Rather than analyze each plant in isolation (i.e., whether a given plant has enough direct customer demand to justify its continued operation), BASF looked at the bigger picture of its internal supply chain. Although a certain facility might have been economically unproductive on an individual basis, BASF kept the plant running if the plant made intermediate products that were used by other still-profitable parts of BASF. This was analogous to the value-at-risk calculations described in the last part of chapter 3, in the sense that BASF was calculating the total impact of disrupting production of an intermediate chemical on all the downstream products that use that chemical, and thus on the entire company’s financial performance. The company could rely on this holistic strategy because it had control over all the company’s divisions for purposes of cost sharing. This is not the case for most other companies, who rely on external suppliers, some of whom may go out of business, creating shortages.
“A crisis is a terrible thing to waste,” said economist Paul Romer, noting the opportunity for making changes that would be difficult at other times.64 During downtimes, there is significantly less resistance to change, and companies also may have underutilized workers who can take on the restructuring tasks. With this in mind, some companies used the financial crisis to their advantage. Office supply giant, Staples, made major changes to its IT systems by merging two IT networks to improve its operations. Home Depot implemented a new distribution strategy, consolidating cross-docking flow centers to improve delivery efficiency.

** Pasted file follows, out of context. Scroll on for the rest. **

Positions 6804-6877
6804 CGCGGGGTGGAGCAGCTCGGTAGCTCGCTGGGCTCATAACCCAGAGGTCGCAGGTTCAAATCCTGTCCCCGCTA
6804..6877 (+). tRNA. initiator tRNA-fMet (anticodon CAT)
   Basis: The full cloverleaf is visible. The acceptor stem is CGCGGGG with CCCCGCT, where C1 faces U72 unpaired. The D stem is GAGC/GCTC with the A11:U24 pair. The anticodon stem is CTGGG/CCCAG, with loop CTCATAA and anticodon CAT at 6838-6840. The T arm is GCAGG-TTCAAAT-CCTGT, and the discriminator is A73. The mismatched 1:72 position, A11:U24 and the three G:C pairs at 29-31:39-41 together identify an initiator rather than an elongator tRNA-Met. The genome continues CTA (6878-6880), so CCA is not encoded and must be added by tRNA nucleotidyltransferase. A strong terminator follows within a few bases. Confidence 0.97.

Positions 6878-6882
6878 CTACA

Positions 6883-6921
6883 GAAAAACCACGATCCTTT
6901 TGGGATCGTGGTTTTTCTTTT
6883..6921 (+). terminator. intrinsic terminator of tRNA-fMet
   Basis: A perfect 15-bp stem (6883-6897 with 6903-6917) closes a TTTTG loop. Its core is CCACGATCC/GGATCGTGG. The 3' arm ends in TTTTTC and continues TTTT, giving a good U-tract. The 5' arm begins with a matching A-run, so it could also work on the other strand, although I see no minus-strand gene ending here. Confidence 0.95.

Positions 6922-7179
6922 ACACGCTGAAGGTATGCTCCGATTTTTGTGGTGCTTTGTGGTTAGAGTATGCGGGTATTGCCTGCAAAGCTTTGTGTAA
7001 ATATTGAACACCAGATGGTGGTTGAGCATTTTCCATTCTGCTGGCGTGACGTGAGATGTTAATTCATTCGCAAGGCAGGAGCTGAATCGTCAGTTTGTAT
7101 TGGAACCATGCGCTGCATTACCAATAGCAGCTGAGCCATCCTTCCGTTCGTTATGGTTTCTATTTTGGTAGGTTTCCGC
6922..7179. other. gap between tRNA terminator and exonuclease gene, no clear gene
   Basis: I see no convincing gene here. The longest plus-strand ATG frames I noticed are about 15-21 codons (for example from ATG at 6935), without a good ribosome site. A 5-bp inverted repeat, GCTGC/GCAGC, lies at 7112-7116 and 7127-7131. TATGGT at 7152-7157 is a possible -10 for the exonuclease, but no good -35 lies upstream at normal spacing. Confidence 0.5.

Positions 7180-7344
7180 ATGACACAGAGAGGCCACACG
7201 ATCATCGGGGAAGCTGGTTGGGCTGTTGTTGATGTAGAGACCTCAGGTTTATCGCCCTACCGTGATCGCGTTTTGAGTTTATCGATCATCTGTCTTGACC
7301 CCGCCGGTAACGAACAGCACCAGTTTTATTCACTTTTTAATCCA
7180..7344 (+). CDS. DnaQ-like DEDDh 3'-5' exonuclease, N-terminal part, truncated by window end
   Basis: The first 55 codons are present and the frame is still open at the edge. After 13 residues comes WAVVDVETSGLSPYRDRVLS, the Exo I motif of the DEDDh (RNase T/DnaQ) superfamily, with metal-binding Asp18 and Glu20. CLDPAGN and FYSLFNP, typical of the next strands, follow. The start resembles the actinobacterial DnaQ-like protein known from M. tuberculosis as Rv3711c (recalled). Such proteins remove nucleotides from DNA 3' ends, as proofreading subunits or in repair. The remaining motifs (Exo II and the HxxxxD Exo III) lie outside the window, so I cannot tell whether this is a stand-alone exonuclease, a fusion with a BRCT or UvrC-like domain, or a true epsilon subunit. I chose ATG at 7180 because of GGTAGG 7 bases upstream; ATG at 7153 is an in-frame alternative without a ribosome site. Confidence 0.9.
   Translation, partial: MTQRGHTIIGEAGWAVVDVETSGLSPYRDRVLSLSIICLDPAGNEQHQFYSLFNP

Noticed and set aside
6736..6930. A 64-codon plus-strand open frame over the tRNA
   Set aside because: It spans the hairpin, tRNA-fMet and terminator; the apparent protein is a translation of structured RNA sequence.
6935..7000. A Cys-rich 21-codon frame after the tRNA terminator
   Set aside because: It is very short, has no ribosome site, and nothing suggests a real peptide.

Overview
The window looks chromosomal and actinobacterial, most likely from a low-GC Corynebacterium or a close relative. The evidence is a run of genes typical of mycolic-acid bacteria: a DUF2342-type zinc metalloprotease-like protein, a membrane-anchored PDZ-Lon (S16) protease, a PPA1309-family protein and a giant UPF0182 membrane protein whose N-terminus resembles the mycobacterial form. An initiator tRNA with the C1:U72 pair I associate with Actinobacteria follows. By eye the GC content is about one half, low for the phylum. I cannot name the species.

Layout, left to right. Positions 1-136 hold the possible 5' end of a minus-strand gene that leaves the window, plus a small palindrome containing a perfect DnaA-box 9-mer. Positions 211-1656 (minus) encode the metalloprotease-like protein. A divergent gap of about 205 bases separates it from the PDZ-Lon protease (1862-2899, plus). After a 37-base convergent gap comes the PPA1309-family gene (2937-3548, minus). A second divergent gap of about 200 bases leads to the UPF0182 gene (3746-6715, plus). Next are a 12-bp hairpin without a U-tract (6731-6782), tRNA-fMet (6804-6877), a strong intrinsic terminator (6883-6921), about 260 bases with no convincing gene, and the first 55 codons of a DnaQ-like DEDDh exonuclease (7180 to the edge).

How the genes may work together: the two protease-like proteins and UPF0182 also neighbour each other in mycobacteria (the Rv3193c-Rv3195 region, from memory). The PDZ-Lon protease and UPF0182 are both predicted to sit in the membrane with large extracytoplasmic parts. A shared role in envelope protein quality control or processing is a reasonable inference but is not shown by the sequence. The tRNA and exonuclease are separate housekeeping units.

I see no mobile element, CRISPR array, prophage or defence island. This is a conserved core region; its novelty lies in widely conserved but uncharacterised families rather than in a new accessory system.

While some companies reacted to the downturn by squeezing their suppliers for price reductions, others did the opposite by seeking reliable and stable suppliers. Thus, Trevor Schick, vice president of global supply chain management and chief procurement officer at EMC Corporation (an IT storage hardware solutions manufacturer) saw a “flight to quality” phenomenon among some customers. Schick also noticed that the biggest companies gained market share in a recession while the weaker ones lost. In an industry like storage devices, which had five large companies and 80 startups, fears about the survival of the startups pushed customers toward sourcing from the larger suppliers.